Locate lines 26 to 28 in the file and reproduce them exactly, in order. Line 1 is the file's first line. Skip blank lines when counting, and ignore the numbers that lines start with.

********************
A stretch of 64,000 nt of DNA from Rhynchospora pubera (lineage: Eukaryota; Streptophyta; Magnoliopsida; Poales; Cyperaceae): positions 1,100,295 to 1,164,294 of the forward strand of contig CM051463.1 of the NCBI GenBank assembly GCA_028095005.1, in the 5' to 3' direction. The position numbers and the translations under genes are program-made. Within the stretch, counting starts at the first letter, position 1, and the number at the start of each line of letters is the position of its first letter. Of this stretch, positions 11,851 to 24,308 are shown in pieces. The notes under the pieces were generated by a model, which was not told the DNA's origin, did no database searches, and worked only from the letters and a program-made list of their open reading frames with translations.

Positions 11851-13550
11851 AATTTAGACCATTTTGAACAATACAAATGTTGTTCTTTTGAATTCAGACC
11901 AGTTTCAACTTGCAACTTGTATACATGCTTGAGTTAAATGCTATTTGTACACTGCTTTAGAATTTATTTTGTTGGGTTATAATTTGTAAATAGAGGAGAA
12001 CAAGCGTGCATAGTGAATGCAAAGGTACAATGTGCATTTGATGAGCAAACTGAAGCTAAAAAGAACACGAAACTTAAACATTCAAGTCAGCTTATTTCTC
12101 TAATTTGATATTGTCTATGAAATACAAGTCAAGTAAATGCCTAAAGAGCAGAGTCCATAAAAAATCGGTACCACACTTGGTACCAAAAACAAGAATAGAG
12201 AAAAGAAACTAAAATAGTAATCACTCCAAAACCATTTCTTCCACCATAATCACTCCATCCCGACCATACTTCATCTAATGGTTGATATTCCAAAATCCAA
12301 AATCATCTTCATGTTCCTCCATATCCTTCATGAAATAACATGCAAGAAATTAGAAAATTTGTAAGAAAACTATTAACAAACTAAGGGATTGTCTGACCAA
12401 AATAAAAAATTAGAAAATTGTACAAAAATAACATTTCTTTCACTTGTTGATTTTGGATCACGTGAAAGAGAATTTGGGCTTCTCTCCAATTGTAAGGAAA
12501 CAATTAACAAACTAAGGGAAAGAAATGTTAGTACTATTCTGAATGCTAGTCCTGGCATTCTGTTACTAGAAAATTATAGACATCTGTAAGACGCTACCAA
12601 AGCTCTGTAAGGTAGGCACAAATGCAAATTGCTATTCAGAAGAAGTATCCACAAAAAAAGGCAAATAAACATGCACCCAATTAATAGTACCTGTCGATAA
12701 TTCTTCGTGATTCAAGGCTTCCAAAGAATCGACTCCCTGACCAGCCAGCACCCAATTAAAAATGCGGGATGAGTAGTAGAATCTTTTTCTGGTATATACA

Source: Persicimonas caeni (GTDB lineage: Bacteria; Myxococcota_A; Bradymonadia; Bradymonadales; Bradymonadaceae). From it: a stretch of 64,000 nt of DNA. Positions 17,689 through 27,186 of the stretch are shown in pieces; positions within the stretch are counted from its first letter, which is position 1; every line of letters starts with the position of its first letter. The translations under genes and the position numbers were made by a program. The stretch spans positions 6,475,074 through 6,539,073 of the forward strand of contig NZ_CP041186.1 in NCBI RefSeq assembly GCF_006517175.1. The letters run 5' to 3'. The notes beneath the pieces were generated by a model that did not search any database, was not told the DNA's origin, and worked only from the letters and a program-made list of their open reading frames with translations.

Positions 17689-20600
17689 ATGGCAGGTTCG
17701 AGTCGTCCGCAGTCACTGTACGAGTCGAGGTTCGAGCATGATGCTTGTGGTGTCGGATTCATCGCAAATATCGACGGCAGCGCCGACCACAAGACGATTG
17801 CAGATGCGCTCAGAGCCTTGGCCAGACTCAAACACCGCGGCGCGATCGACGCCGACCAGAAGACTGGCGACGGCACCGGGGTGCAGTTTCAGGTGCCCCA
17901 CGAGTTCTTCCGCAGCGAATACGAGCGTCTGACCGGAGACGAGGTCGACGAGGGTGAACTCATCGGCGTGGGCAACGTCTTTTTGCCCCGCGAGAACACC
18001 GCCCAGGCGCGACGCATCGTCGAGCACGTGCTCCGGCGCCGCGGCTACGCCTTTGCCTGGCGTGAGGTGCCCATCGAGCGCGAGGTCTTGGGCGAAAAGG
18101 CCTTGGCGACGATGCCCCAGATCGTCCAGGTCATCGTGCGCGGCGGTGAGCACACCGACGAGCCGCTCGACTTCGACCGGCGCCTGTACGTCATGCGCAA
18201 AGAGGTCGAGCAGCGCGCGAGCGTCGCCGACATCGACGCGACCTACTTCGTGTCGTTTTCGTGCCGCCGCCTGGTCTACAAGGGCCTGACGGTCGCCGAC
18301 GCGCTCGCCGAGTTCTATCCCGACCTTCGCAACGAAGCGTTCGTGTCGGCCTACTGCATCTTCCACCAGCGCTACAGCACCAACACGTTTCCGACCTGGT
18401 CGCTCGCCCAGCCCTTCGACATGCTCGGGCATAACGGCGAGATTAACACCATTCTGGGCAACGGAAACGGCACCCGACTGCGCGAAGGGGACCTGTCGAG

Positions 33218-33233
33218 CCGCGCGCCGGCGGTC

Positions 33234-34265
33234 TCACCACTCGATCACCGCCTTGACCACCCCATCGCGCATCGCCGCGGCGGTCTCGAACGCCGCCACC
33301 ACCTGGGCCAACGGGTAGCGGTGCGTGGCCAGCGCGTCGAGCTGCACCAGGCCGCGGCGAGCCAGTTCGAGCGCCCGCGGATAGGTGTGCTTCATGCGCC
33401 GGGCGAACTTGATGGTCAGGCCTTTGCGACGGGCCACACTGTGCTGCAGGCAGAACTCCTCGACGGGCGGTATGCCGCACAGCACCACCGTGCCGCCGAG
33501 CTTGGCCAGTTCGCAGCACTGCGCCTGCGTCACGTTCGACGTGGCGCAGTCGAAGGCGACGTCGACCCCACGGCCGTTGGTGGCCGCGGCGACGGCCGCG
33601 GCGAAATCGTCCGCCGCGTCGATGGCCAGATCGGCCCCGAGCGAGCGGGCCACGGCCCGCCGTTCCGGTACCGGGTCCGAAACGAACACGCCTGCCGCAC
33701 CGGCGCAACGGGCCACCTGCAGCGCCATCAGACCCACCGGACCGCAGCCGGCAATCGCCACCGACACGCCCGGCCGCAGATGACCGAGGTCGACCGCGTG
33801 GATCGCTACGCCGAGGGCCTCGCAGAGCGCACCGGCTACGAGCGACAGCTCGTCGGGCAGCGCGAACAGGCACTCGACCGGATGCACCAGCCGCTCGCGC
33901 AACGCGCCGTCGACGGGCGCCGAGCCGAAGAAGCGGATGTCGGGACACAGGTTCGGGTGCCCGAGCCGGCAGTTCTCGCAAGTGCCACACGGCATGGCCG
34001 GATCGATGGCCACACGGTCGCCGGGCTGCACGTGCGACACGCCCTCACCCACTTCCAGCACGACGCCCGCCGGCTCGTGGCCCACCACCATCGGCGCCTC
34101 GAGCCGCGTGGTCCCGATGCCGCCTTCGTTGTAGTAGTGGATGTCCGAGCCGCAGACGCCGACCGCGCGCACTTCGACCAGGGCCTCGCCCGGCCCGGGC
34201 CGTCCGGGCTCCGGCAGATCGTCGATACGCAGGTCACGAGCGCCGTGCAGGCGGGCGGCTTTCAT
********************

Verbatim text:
Positions 33234-34265
33234 TCACCACTCGATCACCGCCTTGACCACCCCATCGCGCATCGCCGCGGCGGTCTCGAACGCCGCCACC
33301 ACCTGGGCCAACGGGTAGCGGTGCGTGGCCAGCGCGTCGAGCTGCACCAGGCCGCGGCGAGCCAGTTCGAGCGCCCGCGGATAGGTGTGCTTCATGCGCC